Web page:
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EMBO J. 1997 Jun 16;16(12):3544-52.

Modulation of murine melanocyte function in vitro by agouti signal protein.

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  • 1Laboratory of Cell Biology, National Cancer Institute, National Institutes of Health, Bethesda, MD 20892, USA.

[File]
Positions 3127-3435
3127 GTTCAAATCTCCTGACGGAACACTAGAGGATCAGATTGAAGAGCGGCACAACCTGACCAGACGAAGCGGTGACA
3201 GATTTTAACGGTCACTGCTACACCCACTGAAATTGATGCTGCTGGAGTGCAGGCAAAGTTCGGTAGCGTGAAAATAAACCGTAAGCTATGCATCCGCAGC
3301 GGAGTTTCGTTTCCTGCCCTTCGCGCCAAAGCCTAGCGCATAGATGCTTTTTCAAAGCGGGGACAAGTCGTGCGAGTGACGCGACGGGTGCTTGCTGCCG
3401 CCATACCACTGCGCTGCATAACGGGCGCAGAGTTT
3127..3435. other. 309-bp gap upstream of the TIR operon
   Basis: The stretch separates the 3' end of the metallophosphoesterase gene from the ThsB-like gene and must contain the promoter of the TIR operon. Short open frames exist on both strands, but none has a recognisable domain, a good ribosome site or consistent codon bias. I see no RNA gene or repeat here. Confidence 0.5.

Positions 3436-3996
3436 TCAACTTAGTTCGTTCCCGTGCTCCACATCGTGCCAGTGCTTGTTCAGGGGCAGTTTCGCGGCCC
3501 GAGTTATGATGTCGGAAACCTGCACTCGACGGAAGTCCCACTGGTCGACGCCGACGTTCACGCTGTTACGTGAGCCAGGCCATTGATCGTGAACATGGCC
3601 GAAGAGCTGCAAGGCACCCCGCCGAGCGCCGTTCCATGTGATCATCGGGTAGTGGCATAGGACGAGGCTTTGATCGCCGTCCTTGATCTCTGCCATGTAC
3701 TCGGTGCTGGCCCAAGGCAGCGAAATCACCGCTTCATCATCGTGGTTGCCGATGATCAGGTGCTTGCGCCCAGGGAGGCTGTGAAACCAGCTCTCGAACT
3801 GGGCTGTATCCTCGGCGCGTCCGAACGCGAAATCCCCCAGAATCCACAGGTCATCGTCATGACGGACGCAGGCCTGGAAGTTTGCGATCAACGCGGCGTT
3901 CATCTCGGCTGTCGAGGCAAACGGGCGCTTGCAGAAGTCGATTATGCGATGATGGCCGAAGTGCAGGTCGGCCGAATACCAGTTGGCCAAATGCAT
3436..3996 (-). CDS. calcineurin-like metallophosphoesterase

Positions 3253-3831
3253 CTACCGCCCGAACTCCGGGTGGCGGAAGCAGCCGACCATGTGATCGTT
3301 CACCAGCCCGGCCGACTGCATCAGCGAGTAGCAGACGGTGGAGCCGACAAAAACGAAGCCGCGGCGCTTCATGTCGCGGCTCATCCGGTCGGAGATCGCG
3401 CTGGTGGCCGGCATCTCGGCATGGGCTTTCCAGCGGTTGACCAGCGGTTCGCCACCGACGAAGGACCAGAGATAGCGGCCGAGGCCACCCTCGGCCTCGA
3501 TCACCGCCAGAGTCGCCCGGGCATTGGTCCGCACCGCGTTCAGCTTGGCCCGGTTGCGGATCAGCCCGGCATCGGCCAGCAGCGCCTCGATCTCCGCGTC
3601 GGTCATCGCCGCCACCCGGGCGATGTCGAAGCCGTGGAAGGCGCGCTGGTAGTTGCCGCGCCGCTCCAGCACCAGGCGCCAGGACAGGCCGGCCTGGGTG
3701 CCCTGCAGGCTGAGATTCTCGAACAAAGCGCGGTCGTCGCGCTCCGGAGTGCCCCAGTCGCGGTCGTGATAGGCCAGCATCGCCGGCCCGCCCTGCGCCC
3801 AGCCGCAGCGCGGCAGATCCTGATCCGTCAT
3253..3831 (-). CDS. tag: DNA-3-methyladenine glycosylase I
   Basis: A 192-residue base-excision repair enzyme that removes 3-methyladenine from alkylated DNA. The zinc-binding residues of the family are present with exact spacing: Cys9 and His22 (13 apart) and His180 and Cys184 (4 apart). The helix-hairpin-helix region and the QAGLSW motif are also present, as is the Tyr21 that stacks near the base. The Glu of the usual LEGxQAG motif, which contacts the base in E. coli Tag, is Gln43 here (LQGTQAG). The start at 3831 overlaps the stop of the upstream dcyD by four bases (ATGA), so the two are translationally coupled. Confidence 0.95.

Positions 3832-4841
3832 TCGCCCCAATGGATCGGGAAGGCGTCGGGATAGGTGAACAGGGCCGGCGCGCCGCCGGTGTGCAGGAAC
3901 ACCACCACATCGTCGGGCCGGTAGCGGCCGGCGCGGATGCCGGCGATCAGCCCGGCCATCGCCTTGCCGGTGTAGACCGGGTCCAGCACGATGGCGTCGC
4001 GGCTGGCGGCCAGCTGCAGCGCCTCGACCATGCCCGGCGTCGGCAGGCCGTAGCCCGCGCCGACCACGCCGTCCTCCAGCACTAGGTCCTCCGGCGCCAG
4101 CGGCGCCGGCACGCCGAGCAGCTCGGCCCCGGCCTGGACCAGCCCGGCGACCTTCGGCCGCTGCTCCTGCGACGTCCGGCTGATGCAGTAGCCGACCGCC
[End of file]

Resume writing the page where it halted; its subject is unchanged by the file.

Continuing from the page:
Molecular and biochemical mechanisms that switch melanocytes between the production of eumelanin or pheomelanin involve the opposing action of two intercellular signaling molecules, alpha-melanocyte-stimulating hormone (MSH) and agouti signal protein (ASP). In this study, we have characterized the physiological effects of ASP on eumelanogenic melanocytes in culture. Following exposure of black melan-a murine melanocytes to purified recombinant ASP in vitro, pigmentation was markedly inhibited and the production of eumelanosomes was decreased significantly. Melanosomes that were produced became pheomelanosome-like in structure, and chemical analysis showed that eumelanin production was significantly decreased. Melanocytes treated with ASP also exhibited time- and dose-dependent decreases in melanogenic gene expression, including those encoding tyrosinase and tyrosinase-related proteins 1 and 2. Conversely, melanocytes exposed to MSH exhibited an increase in tyrosinase gene expression and function. Simultaneous addition of ASP and MSH at approximately equimolar concentrations produced responses similar to those elicited by the hormone alone. These results demonstrate that eumelanogenic melanocytes can be induced in culture by ASP to exhibit features characteristic of pheomelanogenesis in vivo. Our data are consistent with the hypothesis that the effects of ASP on melanocytes are not mediated solely by inhibition of MSH binding to its receptor, and provide a cell culture model to identify novel factors whose presence is required for pheomelanogenesis.

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